What is it?
- A scatter plot is a two dimensional chart that uses points or “dots” to represent specific values.
- Scatter plots most commonly have two different values that are represented using the X and Y axis.
- This specific type of chart is best used to show the relationship between the X values and the Y values.
- Instead of simply representing X and Y as values, scatter plots effectively show the correlation between these two variables.
- Scatter plots are beneficial to see the correlation between two variables, such as how X is affected when Y is increased.
- It is important to note that while scatter plots have been referred to as “disconnected line graphs”, they do not necessarily have to be linear.
- The example below represents a scatter plot of the average daily high temperatures by month using a non-linear graphing method.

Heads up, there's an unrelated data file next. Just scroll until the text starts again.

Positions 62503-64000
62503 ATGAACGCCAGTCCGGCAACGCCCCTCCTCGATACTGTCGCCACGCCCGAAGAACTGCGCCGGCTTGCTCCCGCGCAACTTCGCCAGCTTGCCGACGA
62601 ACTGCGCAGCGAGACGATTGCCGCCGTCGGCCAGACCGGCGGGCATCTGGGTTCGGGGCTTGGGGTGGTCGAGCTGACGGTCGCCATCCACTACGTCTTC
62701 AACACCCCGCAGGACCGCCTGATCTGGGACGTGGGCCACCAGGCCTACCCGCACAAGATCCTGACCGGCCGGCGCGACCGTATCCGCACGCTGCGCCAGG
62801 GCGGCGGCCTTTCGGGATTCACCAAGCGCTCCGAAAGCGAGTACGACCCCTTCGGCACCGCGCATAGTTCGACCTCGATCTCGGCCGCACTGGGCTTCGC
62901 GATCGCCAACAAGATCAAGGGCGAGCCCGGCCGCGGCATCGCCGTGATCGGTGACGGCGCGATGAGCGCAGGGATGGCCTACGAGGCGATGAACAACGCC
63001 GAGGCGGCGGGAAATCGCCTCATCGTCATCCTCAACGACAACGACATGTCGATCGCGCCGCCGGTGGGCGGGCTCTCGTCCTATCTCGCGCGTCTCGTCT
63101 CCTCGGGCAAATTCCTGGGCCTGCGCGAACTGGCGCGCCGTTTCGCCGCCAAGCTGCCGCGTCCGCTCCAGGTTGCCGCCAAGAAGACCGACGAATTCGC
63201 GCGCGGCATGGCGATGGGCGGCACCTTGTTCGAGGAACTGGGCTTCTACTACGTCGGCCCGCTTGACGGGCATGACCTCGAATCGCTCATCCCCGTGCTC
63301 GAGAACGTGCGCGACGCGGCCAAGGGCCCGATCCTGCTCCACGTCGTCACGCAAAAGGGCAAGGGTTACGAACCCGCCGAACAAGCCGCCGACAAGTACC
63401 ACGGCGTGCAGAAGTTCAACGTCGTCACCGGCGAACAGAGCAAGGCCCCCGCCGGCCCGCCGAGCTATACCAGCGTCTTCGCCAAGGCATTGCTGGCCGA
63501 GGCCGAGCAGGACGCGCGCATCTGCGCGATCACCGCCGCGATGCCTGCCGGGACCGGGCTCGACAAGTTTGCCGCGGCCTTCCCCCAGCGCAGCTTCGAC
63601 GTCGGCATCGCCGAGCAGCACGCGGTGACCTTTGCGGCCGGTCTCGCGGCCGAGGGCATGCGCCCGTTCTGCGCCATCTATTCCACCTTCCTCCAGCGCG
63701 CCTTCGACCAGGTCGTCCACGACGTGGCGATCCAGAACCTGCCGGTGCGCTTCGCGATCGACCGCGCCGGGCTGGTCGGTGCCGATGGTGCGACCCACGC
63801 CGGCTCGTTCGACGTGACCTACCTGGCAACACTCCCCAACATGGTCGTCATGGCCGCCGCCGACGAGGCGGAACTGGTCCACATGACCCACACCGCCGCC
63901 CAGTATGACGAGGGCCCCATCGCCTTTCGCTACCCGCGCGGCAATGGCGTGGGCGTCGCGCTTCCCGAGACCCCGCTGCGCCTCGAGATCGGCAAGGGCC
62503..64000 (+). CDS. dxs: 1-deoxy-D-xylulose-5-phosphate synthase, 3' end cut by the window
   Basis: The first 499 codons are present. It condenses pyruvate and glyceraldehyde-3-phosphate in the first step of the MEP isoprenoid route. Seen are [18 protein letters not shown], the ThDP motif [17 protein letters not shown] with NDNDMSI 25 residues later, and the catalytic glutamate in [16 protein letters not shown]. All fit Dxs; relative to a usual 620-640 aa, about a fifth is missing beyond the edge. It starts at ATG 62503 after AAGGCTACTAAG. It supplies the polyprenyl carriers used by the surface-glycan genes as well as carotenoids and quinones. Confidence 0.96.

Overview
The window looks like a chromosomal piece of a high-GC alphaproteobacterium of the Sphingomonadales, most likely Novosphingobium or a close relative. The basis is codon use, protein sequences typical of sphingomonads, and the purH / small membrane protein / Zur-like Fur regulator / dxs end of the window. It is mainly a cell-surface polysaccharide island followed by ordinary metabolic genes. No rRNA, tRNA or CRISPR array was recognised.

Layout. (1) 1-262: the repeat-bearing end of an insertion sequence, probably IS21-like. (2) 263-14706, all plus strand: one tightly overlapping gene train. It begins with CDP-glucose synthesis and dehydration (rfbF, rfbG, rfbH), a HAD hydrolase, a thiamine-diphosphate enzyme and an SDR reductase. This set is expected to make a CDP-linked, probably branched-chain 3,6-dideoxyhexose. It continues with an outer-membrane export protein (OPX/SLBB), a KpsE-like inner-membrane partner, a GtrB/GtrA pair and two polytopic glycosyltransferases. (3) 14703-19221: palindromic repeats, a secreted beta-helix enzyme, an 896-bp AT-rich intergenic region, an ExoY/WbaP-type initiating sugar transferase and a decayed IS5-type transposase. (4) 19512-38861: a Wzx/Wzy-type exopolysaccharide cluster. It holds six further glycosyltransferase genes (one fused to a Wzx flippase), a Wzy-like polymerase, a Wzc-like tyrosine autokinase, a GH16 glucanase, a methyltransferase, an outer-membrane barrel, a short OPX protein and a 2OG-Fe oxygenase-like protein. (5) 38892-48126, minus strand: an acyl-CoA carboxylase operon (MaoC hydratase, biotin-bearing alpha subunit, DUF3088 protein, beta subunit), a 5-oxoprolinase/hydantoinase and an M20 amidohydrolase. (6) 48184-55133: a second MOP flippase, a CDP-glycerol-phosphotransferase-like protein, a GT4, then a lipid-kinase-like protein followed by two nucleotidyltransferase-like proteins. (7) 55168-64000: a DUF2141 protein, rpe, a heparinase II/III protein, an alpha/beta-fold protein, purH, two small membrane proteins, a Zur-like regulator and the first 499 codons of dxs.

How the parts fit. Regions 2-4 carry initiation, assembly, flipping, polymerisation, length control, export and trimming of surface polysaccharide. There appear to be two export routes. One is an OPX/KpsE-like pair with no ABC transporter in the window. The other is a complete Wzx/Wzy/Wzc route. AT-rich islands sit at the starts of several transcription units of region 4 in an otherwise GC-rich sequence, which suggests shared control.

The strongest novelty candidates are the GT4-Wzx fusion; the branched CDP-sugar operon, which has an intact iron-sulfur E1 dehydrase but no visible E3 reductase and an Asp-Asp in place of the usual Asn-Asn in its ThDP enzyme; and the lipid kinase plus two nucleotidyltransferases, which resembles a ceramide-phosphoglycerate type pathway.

- In some instances, the points on scatter plots may be completely random, showing little to no correlation at all.
- In addition to X and Y, the color, shape and size of the points on a scatter plot can also be seen as variables.
- The example below depicts a scatter plots of the height and weight of children by gender, with height and weight being the X and Y variables.
- The example also uses color as a variable to distinguish between male and female children.
- The many variables within scatter plots, such as color, shape and size, allow data to be categorized within the chart.
- Scatter plots are effective at giving an overview of the correlation between the X and Y variables.
- Within scatter plots, it is easy to find "outliers" as some points are made very obvious if they are not near the rest of the clusters.
- The example below demonstrates how scatter plots can be helpful for quickly finding deviances in data
- If scatter plots contain too many points, they encounter "over plotting" problems.
- This occurs when points are placed over top of one another, making the chart difficult to interpret and read.
- However, as evidenced by the example below, transparency can be used as a solution to over plotting